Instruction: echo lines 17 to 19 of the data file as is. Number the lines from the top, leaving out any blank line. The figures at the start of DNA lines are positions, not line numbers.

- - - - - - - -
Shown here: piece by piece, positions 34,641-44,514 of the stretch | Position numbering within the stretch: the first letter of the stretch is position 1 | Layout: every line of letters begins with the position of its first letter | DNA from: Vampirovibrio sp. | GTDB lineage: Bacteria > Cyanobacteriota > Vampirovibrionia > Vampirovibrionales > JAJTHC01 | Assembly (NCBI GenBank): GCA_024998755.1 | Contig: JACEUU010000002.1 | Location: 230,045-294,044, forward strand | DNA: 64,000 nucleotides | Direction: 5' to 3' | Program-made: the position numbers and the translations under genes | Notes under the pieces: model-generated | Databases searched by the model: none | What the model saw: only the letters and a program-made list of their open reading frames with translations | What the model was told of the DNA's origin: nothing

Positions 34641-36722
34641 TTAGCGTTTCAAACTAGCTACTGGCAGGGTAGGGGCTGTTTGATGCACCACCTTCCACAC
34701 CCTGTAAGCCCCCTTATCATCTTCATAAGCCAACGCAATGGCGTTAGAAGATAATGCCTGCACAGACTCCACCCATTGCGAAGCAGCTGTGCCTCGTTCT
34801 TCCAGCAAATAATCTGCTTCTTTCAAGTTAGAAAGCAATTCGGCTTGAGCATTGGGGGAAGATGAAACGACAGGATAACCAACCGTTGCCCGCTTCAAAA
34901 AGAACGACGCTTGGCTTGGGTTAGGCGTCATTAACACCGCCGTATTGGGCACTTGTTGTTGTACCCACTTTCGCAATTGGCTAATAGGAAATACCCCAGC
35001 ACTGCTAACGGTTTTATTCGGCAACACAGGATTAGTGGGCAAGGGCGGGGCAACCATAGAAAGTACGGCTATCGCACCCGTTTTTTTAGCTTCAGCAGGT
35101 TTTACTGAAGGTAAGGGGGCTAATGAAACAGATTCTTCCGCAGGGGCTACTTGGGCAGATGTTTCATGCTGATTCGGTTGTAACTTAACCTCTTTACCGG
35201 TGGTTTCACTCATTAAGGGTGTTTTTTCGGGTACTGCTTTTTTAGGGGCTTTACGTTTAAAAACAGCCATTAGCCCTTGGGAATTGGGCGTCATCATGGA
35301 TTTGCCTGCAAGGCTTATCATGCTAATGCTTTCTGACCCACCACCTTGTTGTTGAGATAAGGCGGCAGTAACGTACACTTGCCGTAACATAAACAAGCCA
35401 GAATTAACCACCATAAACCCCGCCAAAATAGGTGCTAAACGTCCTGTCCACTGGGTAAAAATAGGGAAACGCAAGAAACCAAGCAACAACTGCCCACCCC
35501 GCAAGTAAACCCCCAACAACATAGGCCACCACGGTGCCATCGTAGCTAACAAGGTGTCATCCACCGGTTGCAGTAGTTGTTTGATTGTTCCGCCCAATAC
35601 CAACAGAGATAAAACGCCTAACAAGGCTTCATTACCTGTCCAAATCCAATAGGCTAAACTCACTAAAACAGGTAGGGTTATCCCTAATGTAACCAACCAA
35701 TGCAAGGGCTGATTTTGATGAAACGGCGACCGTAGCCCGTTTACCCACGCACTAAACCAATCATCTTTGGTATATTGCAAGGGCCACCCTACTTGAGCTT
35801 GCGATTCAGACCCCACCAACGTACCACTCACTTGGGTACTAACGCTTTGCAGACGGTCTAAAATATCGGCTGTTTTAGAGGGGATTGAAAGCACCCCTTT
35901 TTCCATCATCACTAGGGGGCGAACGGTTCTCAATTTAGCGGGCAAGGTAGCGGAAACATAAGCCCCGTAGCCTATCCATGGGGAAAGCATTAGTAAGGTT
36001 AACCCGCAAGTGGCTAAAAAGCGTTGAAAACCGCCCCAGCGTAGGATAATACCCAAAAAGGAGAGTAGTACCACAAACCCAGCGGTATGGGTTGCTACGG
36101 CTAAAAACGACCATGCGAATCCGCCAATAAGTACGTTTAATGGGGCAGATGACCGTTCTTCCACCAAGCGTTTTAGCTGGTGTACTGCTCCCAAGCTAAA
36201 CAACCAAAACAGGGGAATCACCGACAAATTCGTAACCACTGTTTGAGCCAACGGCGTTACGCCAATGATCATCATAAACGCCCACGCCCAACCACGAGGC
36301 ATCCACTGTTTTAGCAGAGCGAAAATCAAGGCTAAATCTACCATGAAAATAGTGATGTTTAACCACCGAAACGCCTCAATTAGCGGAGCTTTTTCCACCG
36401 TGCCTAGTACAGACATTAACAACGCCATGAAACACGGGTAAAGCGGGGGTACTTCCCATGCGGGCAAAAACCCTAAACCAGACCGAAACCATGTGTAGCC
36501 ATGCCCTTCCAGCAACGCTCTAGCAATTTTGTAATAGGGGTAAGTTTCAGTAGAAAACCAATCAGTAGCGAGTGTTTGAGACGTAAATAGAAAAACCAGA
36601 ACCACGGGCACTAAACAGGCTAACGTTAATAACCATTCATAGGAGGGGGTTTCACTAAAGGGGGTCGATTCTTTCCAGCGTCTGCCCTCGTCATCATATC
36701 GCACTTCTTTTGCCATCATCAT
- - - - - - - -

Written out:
36001 AACCCGCAAGTGGCTAAAAAGCGTTGAAAACCGCCCCAGCGTAGGATAATACCCAAAAAGGAGAGTAGTACCACAAACCCAGCGGTATGGGTTGCTACGG
36101 CTAAAAACGACCATGCGAATCCGCCAATAAGTACGTTTAATGGGGCAGATGACCGTTCTTCCACCAAGCGTTTTAGCTGGTGTACTGCTCCCAAGCTAAA
36201 CAACCAAAACAGGGGAATCACCGACAAATTCGTAACCACTGTTTGAGCCAACGGCGTTACGCCAATGATCATCATAAACGCCCACGCCCAACCACGAGGC